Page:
Frank J. Montoya


There was once an Army Command called TRUST.
5000 U.S. Soldiers were stationed there.
Their mission: To support the AMG,
And with the British, this task, they did gladly share.

The Allied Military Government, by joint decree,
Would bring peace and order and tranquility
To the Free Territory of Trieste
In Northern Italy, on the Adriatic Sea.

Were the troops handpicked? We reckoned so!
For special, in many ways, were we.
We were “Ambassadors” in a foreign land;
Our conduct: Above reproach, it must always be.

We were required to memorize a thousand things;
The insignia of all the services, their colors too,
General orders, Chain of Command, and so much more
And if you didn’t learn, there would be no pass for you.

Our field gear would not be just plain OD;
All items were dyed to a jet black hue,
Our shirts were pleated and were highly starched;
We wore shiny brass and silken scarves of blue.

Our bayonets glistened; our boots were dazzling bright,
And our clothing was tailored to fit just right.
Our trousers were bloused with elastic bands
With chains inside to hold the creases tight.

Every bit of metal we wore was buffed or chromed.
Every buckle and eyelet had a sparkling gleam.
Our helmet liners were painted a glossy black.
We looked sharp, stood tall; we were the Colonel’s dream.

I loved Trieste then, and I still do.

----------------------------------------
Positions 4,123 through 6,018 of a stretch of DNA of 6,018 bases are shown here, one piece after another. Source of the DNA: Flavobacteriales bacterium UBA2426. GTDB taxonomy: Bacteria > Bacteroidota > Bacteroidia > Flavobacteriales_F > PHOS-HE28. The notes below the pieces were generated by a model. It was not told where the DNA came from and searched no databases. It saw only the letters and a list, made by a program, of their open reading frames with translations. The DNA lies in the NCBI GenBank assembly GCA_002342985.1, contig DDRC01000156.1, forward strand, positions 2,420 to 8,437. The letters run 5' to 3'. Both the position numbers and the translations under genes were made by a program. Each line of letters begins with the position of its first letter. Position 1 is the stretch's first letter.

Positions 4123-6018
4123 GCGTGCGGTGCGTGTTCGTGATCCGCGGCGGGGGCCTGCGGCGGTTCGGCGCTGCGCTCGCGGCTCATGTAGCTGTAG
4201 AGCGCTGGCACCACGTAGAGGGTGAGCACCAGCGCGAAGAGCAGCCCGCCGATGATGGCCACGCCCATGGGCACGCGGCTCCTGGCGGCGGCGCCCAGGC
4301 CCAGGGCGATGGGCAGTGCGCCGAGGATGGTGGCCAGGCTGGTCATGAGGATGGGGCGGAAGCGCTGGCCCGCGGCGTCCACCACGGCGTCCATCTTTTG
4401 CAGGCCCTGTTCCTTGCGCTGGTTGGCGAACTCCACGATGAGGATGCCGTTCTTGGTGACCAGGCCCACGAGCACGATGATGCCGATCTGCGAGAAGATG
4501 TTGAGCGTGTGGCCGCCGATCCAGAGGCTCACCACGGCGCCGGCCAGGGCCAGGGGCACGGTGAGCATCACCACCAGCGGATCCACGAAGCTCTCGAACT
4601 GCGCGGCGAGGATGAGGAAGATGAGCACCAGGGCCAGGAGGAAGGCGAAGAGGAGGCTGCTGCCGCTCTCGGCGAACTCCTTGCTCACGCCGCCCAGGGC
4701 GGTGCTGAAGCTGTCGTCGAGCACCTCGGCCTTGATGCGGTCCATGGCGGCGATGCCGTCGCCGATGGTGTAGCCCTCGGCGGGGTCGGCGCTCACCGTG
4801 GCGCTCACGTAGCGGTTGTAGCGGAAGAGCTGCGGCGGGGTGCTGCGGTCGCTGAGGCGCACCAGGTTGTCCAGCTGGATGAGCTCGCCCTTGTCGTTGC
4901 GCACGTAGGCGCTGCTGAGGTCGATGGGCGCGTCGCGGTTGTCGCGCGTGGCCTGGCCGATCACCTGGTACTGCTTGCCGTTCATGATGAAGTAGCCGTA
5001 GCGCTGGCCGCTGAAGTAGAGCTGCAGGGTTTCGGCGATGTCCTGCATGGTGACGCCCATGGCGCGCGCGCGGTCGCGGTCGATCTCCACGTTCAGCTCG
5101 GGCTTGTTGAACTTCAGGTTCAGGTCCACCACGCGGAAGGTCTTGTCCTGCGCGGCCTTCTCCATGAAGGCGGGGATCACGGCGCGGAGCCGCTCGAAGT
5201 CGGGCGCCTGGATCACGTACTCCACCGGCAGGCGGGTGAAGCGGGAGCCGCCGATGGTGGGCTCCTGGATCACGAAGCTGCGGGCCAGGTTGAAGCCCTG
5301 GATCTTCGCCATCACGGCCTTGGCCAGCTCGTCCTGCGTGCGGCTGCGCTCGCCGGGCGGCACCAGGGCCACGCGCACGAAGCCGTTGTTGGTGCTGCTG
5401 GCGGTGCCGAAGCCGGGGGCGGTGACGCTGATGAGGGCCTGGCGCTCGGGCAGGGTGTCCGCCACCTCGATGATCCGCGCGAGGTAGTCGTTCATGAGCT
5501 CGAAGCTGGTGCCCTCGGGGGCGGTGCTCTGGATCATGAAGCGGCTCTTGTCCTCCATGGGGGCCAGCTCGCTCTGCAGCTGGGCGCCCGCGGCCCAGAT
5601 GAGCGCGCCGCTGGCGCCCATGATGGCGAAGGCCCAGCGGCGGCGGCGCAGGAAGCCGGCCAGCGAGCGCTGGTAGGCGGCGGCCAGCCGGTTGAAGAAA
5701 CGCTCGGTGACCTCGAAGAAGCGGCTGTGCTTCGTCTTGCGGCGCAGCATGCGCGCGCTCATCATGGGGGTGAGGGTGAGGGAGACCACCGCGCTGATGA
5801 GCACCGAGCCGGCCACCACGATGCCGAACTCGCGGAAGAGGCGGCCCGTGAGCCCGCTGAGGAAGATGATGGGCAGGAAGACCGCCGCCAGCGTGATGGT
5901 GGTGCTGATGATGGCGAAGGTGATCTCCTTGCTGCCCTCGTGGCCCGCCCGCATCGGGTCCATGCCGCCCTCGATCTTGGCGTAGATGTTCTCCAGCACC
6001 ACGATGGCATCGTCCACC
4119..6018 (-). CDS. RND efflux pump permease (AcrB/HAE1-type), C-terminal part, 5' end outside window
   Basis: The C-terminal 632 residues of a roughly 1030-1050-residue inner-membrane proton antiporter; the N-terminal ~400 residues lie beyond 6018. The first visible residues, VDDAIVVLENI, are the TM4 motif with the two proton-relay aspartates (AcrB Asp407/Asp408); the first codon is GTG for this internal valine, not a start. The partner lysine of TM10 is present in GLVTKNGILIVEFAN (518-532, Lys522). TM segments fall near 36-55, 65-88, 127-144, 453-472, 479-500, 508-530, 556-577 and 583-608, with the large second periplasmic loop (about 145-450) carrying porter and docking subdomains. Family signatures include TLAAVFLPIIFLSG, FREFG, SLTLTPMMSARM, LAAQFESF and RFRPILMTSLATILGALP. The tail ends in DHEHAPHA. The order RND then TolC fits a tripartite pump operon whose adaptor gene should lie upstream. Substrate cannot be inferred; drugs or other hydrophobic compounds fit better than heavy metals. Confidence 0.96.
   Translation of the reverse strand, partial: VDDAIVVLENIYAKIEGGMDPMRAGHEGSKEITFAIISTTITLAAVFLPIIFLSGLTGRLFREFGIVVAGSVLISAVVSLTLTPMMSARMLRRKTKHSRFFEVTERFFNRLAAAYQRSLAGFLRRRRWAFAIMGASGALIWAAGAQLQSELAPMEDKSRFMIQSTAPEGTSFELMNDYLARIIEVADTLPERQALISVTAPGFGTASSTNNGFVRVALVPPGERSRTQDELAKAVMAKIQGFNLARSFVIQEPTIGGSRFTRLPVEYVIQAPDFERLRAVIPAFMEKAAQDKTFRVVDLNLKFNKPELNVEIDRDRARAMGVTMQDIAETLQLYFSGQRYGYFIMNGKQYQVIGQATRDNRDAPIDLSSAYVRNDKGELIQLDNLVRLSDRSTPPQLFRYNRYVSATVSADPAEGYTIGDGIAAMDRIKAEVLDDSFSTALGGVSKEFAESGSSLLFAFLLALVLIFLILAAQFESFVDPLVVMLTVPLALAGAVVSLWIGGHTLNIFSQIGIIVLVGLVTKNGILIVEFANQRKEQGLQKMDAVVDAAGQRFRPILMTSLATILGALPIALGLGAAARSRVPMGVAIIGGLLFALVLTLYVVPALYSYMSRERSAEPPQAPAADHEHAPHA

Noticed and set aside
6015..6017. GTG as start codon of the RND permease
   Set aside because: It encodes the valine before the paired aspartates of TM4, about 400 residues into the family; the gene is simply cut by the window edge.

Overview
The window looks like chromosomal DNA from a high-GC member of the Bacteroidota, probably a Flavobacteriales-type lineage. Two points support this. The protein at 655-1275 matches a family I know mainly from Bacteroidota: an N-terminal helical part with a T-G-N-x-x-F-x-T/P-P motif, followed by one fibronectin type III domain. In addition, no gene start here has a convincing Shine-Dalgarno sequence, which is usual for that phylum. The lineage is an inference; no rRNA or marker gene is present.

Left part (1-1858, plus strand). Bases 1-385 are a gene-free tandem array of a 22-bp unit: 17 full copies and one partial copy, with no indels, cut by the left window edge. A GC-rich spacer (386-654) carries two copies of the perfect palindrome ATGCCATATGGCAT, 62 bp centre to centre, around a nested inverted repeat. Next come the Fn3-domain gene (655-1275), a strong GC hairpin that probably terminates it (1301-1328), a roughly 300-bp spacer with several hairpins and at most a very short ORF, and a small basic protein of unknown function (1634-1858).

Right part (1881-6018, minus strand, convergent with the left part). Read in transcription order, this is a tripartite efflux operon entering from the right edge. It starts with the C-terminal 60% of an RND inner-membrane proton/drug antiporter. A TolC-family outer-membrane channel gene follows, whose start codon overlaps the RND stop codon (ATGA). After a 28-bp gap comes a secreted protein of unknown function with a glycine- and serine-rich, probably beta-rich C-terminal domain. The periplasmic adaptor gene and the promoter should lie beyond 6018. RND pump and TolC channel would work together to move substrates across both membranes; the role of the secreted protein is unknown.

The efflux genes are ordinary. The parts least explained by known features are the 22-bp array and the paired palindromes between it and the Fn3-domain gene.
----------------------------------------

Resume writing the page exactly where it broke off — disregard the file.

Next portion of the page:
It was called The Pearl of the Adriatic Sea.
It had pretty girls, friendly folk and fantastic food.
It had the best tasting beer… it was like Heaven to me.

And though we received no ribbon, no award, no badge,
We considered ourselves among the best;
And we’re still proud to bear the title of…
The Chrome Plated Troopers of Trieste.

Author’s Note: In May, 1945 a company of the 22d Battalion, 2nd New Zealand Division entered the city of Trieste, in Northern Italy, driving out the last of Yugoslavian partisans. My wife, a young girl of 14 at the time, remembers it very well. The Germans had occupied Trieste for so long, and then Tito’s partisans (experiences in another life that she will never forget).

She remembers that day so vividly because with the coming of the New Zealanders came freedom, food and water, three of life’s basic necessities, of which they had had none and very little of, respectively, for many months.

Trieste became a disputed territory and was finally split into two Zones, A and B, and put under a Military Government with Zone A under American and British control and Zone B under Yugoslav control, and remained so until 1955.

The forces in Zone A were known as TRUST (Trieste United States Troops) and BETFOR (British Element, Trieste Forces). I served there for three years, my first assignment after enlisting in the US Army. I can’t help but wonder if anyone in NZ today was a member of that liberating force?

The story of the liberation of Trieste is included in “One More River”, part of the 2nd New Zealand Infantry Division History.

The poem tells it like it was being a TRUST Trooper.